android

Android Custom Controls Basics

January 17, 2015 - Android / Java

This small tutorial shows the basic steps to create a custom GUI control in Android.

A Custom Control Skeleton


Every GUI control is a descendant of android.view.View. The example below contains the most common elements necessary to build up an Android Custom Control.

  • Constructors

At least one constructor receiving a Context parameter must me implemented and it must call the parent constructor with it.

For providing XML file configuration to the custom control, a constructor receiving an AttributeSet is necessary. This constructor should parse the AttributeSet to get the configuration parameters defined for the instance; this is done using a TypedArray object, as shown above.

  • onDraw()

The custom control is drawn into the user Activity or Fragment by the method onDraw().

onDraw() takes a Canvas parameter, that must be used to draw itself. The default onDraw() implementation only paints a rectangle filled with the background color; you can call the inherited method before drawing, so there is no need to erase the background.

onDraw() must be implemented efficiently and return quickly. New objects should not be created inside it, instead create any supporting objects during initialization and reuse them in onDraw(). For example, almost always a Paint object is needed: it should be created during initialization, for example in the do_init() method.

  • onMeasure()

The onMeasure() method is called before drawing an object, to specify its size. A different implementation may be necessary if the custom object behaves differently depending on the final size.

onMeasure() must call the method setMeasuredDimension() to define its dimensions or instead call the parent method.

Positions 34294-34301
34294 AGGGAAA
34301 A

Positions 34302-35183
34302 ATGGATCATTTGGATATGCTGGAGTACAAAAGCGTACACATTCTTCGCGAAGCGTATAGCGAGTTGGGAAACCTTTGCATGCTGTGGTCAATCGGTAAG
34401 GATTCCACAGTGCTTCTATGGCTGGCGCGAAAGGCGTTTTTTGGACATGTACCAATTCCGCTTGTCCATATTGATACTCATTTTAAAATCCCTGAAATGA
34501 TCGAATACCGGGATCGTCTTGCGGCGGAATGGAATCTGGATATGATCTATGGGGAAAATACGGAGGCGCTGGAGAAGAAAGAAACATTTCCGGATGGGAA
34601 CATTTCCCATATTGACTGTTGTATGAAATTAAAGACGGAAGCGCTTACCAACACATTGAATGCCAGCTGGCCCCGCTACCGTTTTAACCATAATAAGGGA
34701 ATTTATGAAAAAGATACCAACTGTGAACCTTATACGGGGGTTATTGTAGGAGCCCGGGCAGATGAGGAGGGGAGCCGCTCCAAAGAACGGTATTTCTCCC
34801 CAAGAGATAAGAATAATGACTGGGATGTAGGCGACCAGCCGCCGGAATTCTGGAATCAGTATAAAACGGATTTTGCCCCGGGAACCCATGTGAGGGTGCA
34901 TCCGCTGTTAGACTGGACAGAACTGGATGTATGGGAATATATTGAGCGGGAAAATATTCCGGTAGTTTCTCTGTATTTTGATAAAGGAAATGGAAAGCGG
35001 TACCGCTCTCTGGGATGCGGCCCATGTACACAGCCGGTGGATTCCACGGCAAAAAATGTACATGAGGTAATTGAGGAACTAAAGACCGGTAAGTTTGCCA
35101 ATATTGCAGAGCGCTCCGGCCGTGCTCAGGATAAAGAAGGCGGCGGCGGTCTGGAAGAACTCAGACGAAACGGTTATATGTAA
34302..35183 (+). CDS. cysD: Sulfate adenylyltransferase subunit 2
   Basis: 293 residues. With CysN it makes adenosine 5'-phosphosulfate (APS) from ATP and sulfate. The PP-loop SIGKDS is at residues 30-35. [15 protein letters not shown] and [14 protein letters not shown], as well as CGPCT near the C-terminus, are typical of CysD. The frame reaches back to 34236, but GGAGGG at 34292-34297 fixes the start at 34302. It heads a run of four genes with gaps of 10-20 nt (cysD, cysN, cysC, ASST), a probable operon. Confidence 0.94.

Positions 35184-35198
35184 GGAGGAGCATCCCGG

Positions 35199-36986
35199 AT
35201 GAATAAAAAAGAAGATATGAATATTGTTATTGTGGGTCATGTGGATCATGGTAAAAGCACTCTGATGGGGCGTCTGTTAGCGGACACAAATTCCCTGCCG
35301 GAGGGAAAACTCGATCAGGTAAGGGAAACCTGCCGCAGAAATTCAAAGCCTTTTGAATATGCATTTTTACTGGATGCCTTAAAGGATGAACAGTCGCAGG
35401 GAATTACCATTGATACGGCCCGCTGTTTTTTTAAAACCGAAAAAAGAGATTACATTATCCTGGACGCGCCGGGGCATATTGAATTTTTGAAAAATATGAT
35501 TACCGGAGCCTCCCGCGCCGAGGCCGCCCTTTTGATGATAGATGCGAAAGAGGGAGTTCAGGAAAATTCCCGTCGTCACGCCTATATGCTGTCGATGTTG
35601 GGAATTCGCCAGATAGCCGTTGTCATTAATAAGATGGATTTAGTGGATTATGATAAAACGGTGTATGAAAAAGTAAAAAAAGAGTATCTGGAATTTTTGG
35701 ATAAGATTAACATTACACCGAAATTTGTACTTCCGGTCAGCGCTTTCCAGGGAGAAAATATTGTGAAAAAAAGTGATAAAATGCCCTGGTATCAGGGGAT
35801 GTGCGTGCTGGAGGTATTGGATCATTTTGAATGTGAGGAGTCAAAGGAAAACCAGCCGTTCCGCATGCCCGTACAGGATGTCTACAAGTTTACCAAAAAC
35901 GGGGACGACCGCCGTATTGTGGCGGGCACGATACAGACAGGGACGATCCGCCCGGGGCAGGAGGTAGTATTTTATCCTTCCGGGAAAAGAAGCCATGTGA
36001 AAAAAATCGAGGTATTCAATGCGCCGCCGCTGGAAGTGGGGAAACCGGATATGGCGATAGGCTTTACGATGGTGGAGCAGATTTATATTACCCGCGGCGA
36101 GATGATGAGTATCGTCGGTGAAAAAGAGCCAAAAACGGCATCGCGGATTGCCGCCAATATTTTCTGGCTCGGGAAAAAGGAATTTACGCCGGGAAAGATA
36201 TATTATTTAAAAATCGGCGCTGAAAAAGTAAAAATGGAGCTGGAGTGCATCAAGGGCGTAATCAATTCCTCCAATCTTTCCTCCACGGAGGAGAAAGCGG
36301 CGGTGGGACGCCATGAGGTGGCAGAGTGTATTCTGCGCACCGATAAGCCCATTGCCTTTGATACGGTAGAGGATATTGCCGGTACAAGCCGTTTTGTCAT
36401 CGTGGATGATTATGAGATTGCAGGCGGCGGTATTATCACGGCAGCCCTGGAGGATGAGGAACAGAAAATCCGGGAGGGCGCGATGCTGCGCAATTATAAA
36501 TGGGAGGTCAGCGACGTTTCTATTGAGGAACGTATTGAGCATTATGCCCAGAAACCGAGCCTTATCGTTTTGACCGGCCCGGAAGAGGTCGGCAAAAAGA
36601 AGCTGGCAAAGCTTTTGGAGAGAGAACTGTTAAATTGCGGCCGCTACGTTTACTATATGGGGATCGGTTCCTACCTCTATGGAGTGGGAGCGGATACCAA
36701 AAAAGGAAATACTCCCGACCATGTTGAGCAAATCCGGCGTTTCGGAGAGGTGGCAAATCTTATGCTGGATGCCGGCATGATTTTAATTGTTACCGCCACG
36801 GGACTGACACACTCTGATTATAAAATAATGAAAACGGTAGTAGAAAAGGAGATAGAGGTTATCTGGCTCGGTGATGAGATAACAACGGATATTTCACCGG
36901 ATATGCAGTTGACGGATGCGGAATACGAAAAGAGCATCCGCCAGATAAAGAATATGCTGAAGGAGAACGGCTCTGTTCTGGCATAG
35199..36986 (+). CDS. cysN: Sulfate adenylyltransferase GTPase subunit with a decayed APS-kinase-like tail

Note that its parameters are suggestions from Android OS for the object size; but when their specification is “EXACTLY” the value should not be changed, having to be used to set the object size by calling setMeasuredDimension().

  • onTouchEvent()onKeyUp()onKeyDown(), etc

Those methods should be overridden to define the control’s behavior during user interaction, as the user touches the object, press or release a key while the object has the focus, etc.

After processing the user event, the parent method may be called or the event dispatched for the programmer, for example by calling performClick().

Usually the interaction with the user causes the object to change its appearance; in this case, a redraw must be requested by calling the invalidate() method, which will schedule another call to onDraw().

XML Object Properties


Your custom control can use XML-based configuration, just like any other Android control, for example supporting a GUI interface designer, such as Eclipse or Android Studio.

For declaring properties, use a resource of type <declare-styleable> in the project, into a XML values file, like attrs.xml :

Once declared as such, the custom control can be added into a GUI editor (it shall be found in “Custom & Library Views”) and its properties can be edited by the property editor. The control can be declared into a XML layout, for example:

Those custom XML properties should be read by the constructor with an AttributeSet:

The “R” constants are automatically created by the compiler, based on the values specified into <declare-styleable>.

› tags: Android / GUI / Java /

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